Raw materials:
Lithic, or chipped stone, tools can be made only from a few specific types of rock, all of which are composed largely of silica (SiO2). These rocks are either amorphous, meaning that the minerals that compose the rocks have not formed crystals, or cryptocrystalline, meaning that the minerals have formed patterns of microscopic crystals. Flint and chert are cryptocrystalline, composed of tiny needlelike quartz crystals; rhyolite and basalt can also be cryptocrystalline, composed of larger quartz crystals combined with other nonsilica mineral crystals; and obsidian, or volcanic glass, is composed of a combination of amorphous silica and nonsilica minerals. Because these rocks are not composed of large crystalline minerals, they break much like common glass, yielding conchoidal fractures.

A conchoidal fracture is one in which the fracture surfaces are curved. When the rock is struck the energy of the blow is distributed evenly, in a radial fashion, away from the point of contact. This property of fracturing conchoidally is what makes the production of lithic tools possible.


The practice of producing lithic tools is generally termed flintknapping. Initially, a stone, the core, is struck, to break off smaller pieces, flakes. Depending on the technology of the flintknapper, either the core or a flake may then be worked into a finished tool. The flat surface at the top of the flake where it was struck is called the platform. The platform end is the proximal end of the flake; the end where the flake terminates is the distal end. The interior surface of a flake, i.e. the surface that was next to the core, may be called the ventral surface; the exterior surface may be called the dorsal surface. Concave surfaces on any stone where flakes have been removed are called flake scars. Any of the original weathered surface of the stone remaining on the flakes or core is called cortex. The waste products of flintknapping, including unwanted flakes, are called debitage.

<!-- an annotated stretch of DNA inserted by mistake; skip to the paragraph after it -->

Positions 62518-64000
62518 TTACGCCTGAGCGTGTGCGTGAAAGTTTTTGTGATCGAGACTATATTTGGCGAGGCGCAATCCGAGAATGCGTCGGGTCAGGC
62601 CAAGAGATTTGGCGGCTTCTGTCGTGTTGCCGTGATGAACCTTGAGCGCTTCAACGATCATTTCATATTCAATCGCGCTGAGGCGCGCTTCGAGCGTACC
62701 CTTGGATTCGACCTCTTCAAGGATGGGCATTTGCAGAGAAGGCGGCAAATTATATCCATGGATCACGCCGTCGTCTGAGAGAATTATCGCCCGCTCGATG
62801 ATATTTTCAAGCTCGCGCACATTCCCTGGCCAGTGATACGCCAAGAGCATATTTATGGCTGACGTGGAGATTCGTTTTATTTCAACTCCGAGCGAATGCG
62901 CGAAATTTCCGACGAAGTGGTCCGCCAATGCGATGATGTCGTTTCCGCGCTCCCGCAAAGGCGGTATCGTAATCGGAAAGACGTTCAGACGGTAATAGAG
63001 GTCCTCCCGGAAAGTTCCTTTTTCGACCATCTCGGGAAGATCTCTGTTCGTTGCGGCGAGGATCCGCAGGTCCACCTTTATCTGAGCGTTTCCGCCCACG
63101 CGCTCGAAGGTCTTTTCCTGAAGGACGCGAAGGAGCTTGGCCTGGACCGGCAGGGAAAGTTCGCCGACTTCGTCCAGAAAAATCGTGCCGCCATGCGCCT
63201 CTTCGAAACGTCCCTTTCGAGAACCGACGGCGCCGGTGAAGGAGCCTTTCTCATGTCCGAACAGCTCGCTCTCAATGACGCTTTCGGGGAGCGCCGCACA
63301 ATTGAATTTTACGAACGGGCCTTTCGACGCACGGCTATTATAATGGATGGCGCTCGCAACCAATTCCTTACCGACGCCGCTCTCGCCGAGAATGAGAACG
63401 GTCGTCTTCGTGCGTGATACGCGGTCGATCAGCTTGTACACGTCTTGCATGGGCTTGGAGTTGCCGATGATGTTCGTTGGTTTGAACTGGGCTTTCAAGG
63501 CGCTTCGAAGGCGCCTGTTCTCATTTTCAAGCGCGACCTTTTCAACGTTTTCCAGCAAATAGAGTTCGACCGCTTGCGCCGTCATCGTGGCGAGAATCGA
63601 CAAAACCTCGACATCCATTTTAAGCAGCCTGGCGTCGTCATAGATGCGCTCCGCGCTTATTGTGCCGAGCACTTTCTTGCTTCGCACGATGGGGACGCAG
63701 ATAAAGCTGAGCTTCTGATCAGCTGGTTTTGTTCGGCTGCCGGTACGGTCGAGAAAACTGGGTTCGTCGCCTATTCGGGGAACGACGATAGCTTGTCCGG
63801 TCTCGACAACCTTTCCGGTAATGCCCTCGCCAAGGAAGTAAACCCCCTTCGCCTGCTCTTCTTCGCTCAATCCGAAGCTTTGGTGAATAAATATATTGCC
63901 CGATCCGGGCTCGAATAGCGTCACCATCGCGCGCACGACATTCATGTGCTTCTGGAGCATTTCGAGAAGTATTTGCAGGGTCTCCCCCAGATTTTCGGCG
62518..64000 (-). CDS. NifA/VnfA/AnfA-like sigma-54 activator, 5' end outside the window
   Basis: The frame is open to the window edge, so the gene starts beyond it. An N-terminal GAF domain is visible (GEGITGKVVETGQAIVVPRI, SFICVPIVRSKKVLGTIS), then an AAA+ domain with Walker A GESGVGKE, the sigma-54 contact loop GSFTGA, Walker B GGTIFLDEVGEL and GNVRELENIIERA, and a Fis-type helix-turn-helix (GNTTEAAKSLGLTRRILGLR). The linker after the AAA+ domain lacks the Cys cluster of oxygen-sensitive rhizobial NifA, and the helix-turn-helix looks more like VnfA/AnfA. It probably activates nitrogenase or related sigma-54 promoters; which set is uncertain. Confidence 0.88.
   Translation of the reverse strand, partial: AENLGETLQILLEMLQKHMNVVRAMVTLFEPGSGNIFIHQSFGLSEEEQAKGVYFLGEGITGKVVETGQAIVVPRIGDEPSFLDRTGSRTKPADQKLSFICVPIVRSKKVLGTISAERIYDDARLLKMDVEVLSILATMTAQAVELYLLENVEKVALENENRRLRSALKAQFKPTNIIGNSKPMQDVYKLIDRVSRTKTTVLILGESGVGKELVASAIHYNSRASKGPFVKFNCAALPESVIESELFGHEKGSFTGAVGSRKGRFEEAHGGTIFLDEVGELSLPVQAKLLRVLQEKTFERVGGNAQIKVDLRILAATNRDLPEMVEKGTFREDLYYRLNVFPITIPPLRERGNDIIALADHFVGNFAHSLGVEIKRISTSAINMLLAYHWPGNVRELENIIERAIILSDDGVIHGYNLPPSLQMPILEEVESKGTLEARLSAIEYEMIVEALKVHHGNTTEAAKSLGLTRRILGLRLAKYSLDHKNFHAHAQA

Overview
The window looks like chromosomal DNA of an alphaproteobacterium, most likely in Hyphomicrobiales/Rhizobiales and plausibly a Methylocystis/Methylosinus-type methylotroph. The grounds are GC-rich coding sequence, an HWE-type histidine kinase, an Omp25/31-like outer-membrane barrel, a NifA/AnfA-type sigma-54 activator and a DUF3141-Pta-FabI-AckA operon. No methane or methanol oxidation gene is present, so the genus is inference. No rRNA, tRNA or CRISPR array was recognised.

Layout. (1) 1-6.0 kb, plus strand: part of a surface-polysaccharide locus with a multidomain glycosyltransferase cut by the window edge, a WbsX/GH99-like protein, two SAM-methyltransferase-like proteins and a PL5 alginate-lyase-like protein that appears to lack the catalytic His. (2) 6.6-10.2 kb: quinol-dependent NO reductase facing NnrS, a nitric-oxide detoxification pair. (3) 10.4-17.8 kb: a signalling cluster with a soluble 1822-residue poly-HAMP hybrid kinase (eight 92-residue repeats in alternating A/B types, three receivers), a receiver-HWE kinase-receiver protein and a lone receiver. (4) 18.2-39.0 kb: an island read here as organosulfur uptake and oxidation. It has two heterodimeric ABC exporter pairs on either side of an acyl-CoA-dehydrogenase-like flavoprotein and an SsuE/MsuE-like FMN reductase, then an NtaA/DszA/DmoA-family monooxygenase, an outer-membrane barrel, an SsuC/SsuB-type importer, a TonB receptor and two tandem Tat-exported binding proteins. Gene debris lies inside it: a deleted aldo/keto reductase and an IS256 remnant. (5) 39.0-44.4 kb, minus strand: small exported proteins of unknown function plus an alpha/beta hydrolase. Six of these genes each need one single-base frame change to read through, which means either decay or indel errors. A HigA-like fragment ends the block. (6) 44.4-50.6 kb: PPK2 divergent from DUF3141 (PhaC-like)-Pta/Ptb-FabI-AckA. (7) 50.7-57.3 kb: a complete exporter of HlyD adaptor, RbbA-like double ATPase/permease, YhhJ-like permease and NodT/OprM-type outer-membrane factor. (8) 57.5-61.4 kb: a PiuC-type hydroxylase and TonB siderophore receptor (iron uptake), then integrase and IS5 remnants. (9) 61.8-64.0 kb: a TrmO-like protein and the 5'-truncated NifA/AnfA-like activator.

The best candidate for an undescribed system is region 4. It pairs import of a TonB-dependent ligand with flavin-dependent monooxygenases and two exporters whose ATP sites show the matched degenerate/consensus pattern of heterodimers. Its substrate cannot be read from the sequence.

Due to conchoidal fracture properties, flakes and cores tend to have distinctive characteristics that vary with the flintknapping techniques used to produce them. The three most common techniques are (1) hard hammer percussion, (2) soft hammer percussion, and (3) pressure flaking. Note that with any technique, because the interior surface of the flake and the corresponding surface of the core or unfinished tool were created by a single fracture, all of the characteristics of flakes also appear in an exact negative impression on the core or unfinished tool.

Hard hammer percussion is the earliest and most basic flintknapping technique, producing flakes by striking another stone, the hammerstone, against a core. It can be used to produce finished, but simple, lithic tools from cores, such as the early handaxes used by Homo erectus, or as a starting point for more elaborate tools formed either from cores or flakes. A flake struck using hard hammer percussion frequently has a crushed area on the platform called a point of percussion. Beneath this on the interior surface of the flake, there will be a swelling, called the bulb of percussion, caused by the force of the striking blow. Sometimes a chip, called an erailleur scar, is knocked off of the bulb of percussion by the blow. Beneath the bulb of percussion, the force of the blow may have created ripples in the fracture which center around the bulb of percussion.